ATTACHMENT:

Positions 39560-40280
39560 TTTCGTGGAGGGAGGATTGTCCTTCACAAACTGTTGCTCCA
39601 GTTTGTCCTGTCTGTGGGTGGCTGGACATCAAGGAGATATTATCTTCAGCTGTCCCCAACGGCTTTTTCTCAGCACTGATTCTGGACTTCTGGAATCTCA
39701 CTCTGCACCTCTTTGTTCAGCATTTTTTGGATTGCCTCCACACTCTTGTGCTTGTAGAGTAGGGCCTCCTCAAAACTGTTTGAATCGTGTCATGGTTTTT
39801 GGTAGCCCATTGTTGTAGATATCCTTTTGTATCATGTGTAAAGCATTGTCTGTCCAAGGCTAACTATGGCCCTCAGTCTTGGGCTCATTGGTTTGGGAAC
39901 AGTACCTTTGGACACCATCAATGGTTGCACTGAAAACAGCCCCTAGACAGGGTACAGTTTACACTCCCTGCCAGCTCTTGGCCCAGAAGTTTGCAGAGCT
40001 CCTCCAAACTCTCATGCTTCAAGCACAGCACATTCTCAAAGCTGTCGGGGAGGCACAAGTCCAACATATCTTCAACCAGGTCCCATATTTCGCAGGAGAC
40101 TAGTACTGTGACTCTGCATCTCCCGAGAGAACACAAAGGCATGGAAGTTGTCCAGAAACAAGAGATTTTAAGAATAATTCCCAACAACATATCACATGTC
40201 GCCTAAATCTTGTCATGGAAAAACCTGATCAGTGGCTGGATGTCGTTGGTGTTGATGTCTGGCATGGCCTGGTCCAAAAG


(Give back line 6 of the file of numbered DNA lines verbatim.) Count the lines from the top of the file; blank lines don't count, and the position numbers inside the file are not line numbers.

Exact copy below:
39901 AGTACCTTTGGACACCATCAATGGTTGCACTGAAAACAGCCCCTAGACAGGGTACAGTTTACACTCCCTGCCAGCTCTTGGCCCAGAAGTTTGCAGAGCT